A 60-Minute Trailer Safety Check

A few minutes spent checking the soundness of your trailer goes a long way toward protecting the safety of every horse who rides in it.
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A few minutes spent checking the soundness of your trailer goes a long way toward protecting the safety of every horse who rides in it.

Periodic checks of your trailer's condition are a good idea, particularly at those times of year when you do the most hauling. Such inspections can not only turn up minor problems before they require major, expensive repairs, but they can also keep you from taking to the road with potentially unsafe problems.

In about 60 minutes you can scrutinize the easily visible areas of your trailer. Of course, you'll need to set aside more time to make repairs, but in this time you can determine whether the trailer is ready for the road or jot down the repairs needed. Ideally, every trailer would receive a one-hour check twice a year--more often if it's in heavy use. But even then all problems may not be apparent to an untrained eye, so you'll want to have a qualified mechanic do an annual inspection. He'll focus on the overall integrity of the trailer and its more complex systems, such as the brakes and suspension.

15 Minutes - Flooring
Manure and urine cause both wood and metal floors to degrade, and a weakened floor can give way with catastrophic results. Use a screwdriver or a dull knife to check the integrity of the trailer floor: If the tip of the tool sinks into any of the floor's wooden boards, they need to be replaced. Be especially thorough around the edge of the floor, where rot is most likely to begin. If corroded areas on a metal floor yield to the blade, they are probably weak spots that signal the need for a complete floor replacement. On a bumper-pull trailer in which the wooden floor does not extend all the way to the front of the vehicle, be sure to check the metal portion that does. Extensive corrosion in this area can cause the front of the trailer to separate from the rear.

10 Minutes - Hitch
Make sure your hitch is easy to operate, with all parts moving smoothly. If the hitch is difficult to manipulate, a spring or pin may need replacement--a job for a trailer mechanic. Also check the welds that attach the hitch to the trailer, especially those that you don't normally see underneath the mechanism; even a hairline crack in this area is serious. Finally, grasp the jack handle and wiggle it back and forth. If it moves at all, the gears inside may be beginning to wear.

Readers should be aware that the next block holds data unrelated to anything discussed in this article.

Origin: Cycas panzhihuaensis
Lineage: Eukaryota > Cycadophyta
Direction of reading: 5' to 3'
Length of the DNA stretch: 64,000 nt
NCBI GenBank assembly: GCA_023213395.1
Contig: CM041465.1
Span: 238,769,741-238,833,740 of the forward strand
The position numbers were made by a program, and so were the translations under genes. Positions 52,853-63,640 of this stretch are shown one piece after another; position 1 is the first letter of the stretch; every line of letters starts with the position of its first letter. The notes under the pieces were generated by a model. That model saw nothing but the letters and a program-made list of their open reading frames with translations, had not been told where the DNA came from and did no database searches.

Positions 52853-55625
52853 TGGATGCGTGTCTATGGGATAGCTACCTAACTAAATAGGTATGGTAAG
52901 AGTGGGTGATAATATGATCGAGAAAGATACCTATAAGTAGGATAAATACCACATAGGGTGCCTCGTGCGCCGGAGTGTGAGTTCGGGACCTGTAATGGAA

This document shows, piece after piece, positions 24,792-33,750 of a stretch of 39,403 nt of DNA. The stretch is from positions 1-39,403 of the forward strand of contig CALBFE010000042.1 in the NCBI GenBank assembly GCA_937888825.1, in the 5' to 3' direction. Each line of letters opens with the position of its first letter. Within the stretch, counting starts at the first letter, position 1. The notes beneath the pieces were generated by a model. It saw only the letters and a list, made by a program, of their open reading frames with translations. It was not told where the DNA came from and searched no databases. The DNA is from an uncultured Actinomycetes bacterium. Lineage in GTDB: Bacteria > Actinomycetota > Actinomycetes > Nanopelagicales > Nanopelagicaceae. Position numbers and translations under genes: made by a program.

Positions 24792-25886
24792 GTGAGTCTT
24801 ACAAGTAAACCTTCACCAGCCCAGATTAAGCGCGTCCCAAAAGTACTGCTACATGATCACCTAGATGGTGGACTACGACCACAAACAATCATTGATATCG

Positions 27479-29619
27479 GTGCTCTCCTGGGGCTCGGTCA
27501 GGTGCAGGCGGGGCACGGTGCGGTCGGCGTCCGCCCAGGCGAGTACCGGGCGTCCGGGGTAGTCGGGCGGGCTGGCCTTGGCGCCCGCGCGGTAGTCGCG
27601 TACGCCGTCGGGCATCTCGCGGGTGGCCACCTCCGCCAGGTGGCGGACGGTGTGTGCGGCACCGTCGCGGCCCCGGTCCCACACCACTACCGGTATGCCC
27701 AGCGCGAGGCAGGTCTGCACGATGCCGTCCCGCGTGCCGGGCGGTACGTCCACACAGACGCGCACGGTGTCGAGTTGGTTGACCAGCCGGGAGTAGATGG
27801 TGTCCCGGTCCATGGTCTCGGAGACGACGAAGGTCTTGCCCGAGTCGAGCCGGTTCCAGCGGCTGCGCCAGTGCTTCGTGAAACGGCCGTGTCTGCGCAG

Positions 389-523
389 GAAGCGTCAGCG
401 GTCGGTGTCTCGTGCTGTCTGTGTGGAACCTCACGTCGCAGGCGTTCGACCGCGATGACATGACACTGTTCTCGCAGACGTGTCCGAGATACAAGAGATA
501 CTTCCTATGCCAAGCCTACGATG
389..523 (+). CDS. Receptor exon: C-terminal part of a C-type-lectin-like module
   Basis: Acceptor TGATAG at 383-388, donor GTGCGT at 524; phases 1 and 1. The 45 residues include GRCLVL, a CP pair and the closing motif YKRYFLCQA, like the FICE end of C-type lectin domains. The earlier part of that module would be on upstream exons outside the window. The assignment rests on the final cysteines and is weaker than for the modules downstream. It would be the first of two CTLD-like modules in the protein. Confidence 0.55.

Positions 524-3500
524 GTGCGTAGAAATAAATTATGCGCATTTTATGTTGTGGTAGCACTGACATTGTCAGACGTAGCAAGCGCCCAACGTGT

10 Minutes - Tires
If your trailer sits idle more often than it hits the highway, its tires are targets for dry rot. Check each tire for tiny cracks in the rubber; once rot has begun the only option is replacing the tire. While you're at tire-level, check the treads for wear. For proper traction, a tire needs treads at least a quarter-inch deep. Also, if the tires are worn unevenly, your trailer may be misaligned or have a bent axle. An easy way to check alignment is to pull the trailer straight through a puddle and check to see whether the tires on the same side of the trailer "track" each other perfectly.

10 Minutes - Ramp
Difficulty raising and lowering a ramp is usually the first sign of trouble with this component. But even if you're still able to move the ramp by yourself, look very carefully at the springs and hinges for signs of corrosion. Test the integrity of the hardware with a solid smack with a hammer--if the metal chips or caves, the entire mechanism is weak and needs replacement. Also, use a semi-sharp tool to check the surface of the ramp for weak spots, just as you did the trailer floor.

10 Minutes - Doors & Windows
Swing all doors and open all windows to make sure they move freely. If they resist, the hinges may have rusted or the channels may be obstructed, requiring replacement or repair. If rust hasn't weakened the hinges, a small drop of oil on each one may be all that is needed to prevent it.

5 Minutes - Electrical System
With a friend's help, test every light on the trailer, including the brake lights and turn signals. If any light isn't working, make it a priority repair.

This article originally appeared in the August 2002 issue of EQUUS magazine.